1 book I read―Disgrace by J.M. Coetzee
2 words that describe the book―Literary Fiction
3 setting where the book took place or characters I met
- Setting: South Africa, 1990s
- David Lurie is a twice-divorced professor whose affair with a student leaves him without a job. Disgraced (but unrepentant), he moves in with his daughter Lucy on her farm in an attempt to refocus his life and rekindle his relationship with Lucy. However, an act of violence drives a wedge between David and Lucy that seems impossible to surmount.
- Lucy is David’s daughter who lives by herself on a small farm. Although she welcomes her father into her home, she is independent and stubborn–unwilling to listen to his pleas to seek an easier life for herself. Her need to stay on the farm and live her life as she wants to both perplexes and impresses David. However, after the violent incident, Lucy’s reactions differ so completely from David’s that their relationship seems to be strained beyond repair.
4 things I liked or disliked about the book
- I disliked almost everything about the character of David Lurie. Quite frankly, he came across as an arrogant, stubborn, lecherous man. His interactions with women repulsed me, and I was unable to be very sympathetic to him throughout the book. Although he seems to be trying his hardest to make amends for what he did wrong, I just could not overcome my dislike of him.
- I disliked that I didn’t have enough knowledge or perspective on the country of South Africa to fully grasp the nuances of this book. I suspect that this book would have much more meaning and resonance if I was better informed about South Africa and its complicated racial history. (The book is set in post-apartheid South Africa.) For example, it was particularly difficult for me to understand Lucy’s motivations and decisions toward the end of the book.
- I liked the character of Bev Shaw, a woman who works in an animal clinic near Lucy’s farm. Her strength and realism impressed me (at least until she began having an affair with David … then my opinion of her slipped a bit). But actually I may not like her character so much as I like the writing about her work at the animal clinic. When Coetzee was describing the treatment of animals by the local people and how Bev tried to give them dignity in their deaths, it was one of the few times I was moved by Coetzee’s writing.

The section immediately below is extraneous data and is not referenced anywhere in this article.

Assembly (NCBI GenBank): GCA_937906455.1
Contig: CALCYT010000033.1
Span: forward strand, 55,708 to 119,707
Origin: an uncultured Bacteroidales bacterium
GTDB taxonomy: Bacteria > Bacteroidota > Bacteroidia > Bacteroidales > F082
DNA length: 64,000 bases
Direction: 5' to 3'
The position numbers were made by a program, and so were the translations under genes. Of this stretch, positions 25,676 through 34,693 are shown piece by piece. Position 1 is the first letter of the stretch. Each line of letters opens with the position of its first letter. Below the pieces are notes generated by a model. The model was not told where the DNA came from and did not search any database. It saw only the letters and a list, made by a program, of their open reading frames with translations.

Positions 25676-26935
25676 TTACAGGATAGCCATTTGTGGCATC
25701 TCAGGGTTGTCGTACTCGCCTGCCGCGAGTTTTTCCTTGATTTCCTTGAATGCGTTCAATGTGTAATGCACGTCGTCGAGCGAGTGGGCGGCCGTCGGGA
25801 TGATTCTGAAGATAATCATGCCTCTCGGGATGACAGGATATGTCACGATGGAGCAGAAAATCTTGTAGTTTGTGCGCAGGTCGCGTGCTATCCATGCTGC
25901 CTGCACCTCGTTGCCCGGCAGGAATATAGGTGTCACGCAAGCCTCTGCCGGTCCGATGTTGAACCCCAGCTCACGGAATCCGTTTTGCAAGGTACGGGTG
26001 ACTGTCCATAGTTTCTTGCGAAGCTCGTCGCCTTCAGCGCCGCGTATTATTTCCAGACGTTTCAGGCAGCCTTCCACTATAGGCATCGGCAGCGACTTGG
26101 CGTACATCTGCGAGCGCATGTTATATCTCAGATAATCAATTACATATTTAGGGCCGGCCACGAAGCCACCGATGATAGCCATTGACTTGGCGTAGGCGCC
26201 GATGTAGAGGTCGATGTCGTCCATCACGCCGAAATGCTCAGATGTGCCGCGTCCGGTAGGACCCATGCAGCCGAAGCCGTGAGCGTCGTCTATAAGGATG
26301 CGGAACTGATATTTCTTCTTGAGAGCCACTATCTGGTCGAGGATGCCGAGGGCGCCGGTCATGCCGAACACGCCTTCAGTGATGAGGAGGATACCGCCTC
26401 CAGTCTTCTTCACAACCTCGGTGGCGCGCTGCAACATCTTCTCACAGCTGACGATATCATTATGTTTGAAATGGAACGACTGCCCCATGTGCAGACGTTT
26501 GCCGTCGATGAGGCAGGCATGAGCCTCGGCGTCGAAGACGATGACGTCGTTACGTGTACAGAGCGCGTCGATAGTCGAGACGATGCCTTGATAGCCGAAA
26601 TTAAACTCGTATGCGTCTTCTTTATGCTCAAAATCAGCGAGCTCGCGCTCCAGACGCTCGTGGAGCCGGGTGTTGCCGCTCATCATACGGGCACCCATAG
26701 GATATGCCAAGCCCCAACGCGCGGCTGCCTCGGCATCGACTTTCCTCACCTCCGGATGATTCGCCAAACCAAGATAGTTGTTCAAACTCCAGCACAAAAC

- I disliked that this book was only 216 pages but took me quite a long time to finish. I really struggled with this book and forced myself to finish it. Much of the problem was that the characters did not involve me emotionally, and I felt out of touch with the issues and politics of the book. It felt to me like a book I would do better reading in a classroom situation or with a person knowledgeable about the history and dynamics of South Africa.
5 stars or less for my rating:
I’m giving the book 3 stars. I’m sure the book deserves more, but my personal reading experience was not a good one. To be honest, I didn’t like the book, but I place the blame more on my own lack of knowledge than on the book. The author is quite renowned and admired for his writing, but, honestly, this book didn’t work for me on that level either. Perhaps if you are more informed and knowledgeable about South Africa, this book might work better for you. It really wasn’t my cup of tea.
The Whys and Wheres: I got this book to read for my Awesome Authors Challenge because I’d seen the author’s name around quite a bit as an Important Author. He did receive a Novel Prize for Literature at one point, although not for this book. However, Disgrace was awarded the Booker Prize. I received my copy from Paperback Swap.
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